Why do people fall asleep while driving

At the start of the campaign Beware of microsleep! the German Road Safety Council started a Kantar-Emnid survey (2016). One result: Among 1,000 car drivers, around 26 percent have at least once asleep behind the wheel of their car. That can be fatal. For this reason, the campaign is primarily aimed at everyone who drives a car, but also at other risk groups.

Motorists are particularly at risk

The survey results show that car drivers are very much at risk of falling asleep behind the wheel: They often underestimate the risk and often take too few breaks. Over 50 percent only take a break after three to four hours or later. However, you should always take a break every two hours, especially when you first see signs of tiredness. This is why the campaign aims to make car drivers aware of the need to get enough sleep before each drive and to take regular breaks while driving.

Older drivers are also at risk of falling into microsleep: Their sleep changes over their lifespan, they sleep less overall and are therefore more often tired during the day. Therefore, older people are also made aware of the relevance of getting enough sleep before every journey and restful short sleep phases during the day or regular breaks while driving to compensate for longer waking phases at night.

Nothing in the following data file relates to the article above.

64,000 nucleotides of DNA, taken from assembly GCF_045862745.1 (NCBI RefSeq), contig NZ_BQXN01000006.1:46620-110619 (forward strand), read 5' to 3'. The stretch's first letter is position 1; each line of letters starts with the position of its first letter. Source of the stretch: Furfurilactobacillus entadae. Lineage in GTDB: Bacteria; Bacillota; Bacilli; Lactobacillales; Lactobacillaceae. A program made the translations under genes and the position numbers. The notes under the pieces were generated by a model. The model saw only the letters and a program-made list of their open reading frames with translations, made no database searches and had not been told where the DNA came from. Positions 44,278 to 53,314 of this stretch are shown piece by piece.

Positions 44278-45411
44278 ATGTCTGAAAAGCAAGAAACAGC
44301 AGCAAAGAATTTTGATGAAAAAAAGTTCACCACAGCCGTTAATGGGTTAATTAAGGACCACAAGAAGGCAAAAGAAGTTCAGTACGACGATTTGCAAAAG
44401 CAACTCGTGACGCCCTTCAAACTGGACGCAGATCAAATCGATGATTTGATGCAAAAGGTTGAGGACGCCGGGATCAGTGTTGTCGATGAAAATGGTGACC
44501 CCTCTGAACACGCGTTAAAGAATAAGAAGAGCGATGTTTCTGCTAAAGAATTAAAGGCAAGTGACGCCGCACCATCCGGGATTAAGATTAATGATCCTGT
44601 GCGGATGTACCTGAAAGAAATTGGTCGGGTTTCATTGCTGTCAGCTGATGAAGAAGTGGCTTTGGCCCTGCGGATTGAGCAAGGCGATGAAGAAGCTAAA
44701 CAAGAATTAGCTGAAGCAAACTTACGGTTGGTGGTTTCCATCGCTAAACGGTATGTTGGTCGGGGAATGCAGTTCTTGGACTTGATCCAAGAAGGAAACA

Truck drivers should be extra vigilant

Another Kantar-Emnid survey (2017) by the DVR and the German Society for Sleep Research and Sleep Medicine (DGSM) also shows that truck drivers are also at risk of falling asleep: They sit behind the wheel for a long time, often driving monotonous routes back, often have irregular sleep times. That is why they sometimes have to struggle with boredom, but above all with fatigue. 85 percent believe they can foresee when to fall asleep at the wheel. However, falling asleep cannot be prevented by extensive experience or sheer willpower. Therefore, the Kamapgne reminds truck drivers of their responsibility and duty to comply with the legally applicable driving and rest times. The campaign also makes them aware of the risk of sleeping sickness, especially sleep apnea.

Transport companies in particular have a significant influence on truck drivers. Therefore, they are mainly informed about the necessity of a realistic route or delivery planning based on the time required for driving and possible congestion forecasts. Companies are also brought closer to the risk of fatigue and the consequences of microsleep, the relevance of adequate sleep and restful breaks.